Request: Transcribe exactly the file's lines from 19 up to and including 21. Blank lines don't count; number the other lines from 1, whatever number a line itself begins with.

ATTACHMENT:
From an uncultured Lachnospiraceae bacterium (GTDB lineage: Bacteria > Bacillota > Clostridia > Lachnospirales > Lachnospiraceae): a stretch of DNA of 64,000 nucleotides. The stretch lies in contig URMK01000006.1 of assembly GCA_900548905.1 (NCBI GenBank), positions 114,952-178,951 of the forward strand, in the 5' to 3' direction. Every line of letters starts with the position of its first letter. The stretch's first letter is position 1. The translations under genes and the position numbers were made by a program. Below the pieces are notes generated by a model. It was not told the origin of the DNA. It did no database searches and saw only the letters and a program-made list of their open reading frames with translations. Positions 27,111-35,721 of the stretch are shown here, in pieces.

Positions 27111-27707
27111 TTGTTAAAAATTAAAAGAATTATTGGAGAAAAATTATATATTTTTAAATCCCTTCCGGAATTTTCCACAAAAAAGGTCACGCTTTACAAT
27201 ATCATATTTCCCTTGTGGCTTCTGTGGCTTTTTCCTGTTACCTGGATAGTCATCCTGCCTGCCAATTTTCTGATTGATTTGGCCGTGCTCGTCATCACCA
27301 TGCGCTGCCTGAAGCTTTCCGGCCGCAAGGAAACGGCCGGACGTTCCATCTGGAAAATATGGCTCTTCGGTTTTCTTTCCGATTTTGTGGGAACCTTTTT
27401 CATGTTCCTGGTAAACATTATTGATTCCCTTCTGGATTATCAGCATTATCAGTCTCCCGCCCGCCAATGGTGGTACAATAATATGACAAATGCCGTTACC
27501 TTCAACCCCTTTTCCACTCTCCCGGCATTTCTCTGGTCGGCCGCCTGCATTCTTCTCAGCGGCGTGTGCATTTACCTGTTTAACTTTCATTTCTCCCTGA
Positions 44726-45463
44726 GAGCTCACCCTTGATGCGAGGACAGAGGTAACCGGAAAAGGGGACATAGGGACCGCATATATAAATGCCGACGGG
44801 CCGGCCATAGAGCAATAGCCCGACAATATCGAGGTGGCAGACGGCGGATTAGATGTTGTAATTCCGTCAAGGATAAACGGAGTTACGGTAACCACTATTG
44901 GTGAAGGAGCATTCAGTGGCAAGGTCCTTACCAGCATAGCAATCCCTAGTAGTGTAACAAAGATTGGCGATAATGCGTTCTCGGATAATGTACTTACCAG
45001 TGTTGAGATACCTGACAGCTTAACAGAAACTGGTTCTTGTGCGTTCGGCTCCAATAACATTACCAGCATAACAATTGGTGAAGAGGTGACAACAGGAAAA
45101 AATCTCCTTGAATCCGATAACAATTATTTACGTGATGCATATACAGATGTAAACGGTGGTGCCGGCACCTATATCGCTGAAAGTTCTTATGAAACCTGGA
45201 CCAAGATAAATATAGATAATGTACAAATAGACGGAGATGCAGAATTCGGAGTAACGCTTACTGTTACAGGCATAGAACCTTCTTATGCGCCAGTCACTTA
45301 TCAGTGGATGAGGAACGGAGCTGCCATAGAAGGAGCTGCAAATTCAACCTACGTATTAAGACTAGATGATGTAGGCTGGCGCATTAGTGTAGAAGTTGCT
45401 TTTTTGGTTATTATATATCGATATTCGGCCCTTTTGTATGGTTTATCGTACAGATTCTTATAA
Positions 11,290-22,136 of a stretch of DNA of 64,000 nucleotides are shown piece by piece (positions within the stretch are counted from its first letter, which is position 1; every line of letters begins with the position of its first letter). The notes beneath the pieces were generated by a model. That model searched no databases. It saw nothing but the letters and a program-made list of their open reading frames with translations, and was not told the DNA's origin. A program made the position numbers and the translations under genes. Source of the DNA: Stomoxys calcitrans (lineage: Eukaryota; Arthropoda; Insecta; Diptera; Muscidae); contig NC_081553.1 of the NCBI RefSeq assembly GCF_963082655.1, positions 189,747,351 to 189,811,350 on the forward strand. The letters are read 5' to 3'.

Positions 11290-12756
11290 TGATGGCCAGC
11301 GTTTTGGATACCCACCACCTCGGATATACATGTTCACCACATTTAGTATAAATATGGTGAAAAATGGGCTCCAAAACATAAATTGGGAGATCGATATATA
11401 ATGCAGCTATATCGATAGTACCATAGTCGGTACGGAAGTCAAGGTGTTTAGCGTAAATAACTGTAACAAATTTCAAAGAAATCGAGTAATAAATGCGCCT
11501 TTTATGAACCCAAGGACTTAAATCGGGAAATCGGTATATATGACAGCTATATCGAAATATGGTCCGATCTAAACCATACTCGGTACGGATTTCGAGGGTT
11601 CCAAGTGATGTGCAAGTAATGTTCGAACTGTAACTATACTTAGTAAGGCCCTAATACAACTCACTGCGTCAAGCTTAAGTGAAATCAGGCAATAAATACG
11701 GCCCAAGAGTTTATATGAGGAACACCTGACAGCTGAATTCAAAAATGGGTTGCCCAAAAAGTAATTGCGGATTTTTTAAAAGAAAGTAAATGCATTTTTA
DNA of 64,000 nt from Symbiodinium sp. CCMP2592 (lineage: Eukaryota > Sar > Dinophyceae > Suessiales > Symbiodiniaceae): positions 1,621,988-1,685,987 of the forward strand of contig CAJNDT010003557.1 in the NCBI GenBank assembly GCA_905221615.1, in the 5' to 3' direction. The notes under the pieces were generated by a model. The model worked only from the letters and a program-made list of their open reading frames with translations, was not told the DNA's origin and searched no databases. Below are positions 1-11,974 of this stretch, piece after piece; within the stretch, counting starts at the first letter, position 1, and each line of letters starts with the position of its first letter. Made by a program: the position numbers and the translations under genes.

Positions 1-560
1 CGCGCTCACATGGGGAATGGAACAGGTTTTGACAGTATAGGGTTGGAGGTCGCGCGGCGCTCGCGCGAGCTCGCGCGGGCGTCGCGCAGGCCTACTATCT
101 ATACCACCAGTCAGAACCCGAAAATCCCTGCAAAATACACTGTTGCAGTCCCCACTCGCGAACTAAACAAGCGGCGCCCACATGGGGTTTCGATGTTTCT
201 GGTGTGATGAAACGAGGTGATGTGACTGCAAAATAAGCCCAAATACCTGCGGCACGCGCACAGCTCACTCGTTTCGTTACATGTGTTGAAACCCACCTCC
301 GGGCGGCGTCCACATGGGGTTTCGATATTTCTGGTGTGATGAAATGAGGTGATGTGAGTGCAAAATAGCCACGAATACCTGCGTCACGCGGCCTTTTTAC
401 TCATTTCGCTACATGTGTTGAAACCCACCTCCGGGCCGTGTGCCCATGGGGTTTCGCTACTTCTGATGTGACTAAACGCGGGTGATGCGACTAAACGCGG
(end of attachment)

11290 TGATGGCCAGC
11301 GTTTTGGATACCCACCACCTCGGATATACATGTTCACCACATTTAGTATAAATATGGTGAAAAATGGGCTCCAAAACATAAATTGGGAGATCGATATATA
11401 ATGCAGCTATATCGATAGTACCATAGTCGGTACGGAAGTCAAGGTGTTTAGCGTAAATAACTGTAACAAATTTCAAAGAAATCGAGTAATAAATGCGCCT